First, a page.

Write What You Know || John Cullen

At sixty, I pee
all day, and sometimes
at night. I say, “Sorry,”
to my wife, as I toss
covers and the cat
for the bathroom. If I’m lucky
and drank beer
before bed, I may go
even more. My dog objects
to the word “pee” in a poem.
Objection noted, I smile,
but it’s difficult not to
speak of tides
floating the journey’s boat.
My doctor’s fingerprint
identified the prostate blossoming
with age and pressuring
the bladder, a natural event
given my years. She ran the tests:
“Nothing to worry about.”
Easy for her. She’s not cramping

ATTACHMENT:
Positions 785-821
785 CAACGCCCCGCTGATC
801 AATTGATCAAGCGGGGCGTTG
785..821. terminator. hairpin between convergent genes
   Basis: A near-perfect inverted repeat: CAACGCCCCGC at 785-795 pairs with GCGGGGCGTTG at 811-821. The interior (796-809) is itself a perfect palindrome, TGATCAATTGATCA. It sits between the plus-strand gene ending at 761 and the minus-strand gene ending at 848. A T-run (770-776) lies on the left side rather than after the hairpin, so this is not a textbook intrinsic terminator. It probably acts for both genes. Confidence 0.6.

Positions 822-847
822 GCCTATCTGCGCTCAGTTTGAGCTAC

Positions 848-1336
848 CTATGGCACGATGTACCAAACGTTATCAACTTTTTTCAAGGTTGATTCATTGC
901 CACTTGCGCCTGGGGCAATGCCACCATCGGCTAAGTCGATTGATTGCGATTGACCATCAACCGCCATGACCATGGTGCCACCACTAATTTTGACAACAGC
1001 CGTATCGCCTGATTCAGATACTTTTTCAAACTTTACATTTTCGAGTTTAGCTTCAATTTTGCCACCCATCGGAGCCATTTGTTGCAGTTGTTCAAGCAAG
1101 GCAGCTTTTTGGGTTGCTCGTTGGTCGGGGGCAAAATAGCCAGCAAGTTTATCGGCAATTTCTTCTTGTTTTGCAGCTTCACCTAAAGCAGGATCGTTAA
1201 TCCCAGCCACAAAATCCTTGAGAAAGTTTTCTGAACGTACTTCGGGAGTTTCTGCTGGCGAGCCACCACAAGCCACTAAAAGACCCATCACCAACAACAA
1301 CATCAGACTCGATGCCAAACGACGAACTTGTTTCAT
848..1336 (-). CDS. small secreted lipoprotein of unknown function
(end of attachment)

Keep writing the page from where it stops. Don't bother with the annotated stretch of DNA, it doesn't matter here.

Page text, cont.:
her style checking for restrooms
or imagining the slow flow
of a three-hour meeting.
At night, the waterfalls
in the ornamental pond
gives me nightmares.
I try to hold on
to positive thoughts, imagining
myself, like Ulysses,
turning hard to port
sighting home, after plotting
a course by constellations.
Others I know
are not so lucky,
but I think I should be
permitted a small complaint.
I chart a course
by the constellation Stick
Man on the bathroom door.

John Cullen graduated from SUNY Geneseo and currently teaches at Ferris State University. His work has appeared recently in American Journal of Poetry, Grist, Moon City Review, and Harpur Palate.


We read submissions on a rolling basis

Subscribe To Our Newsletter

Get notified about news and postings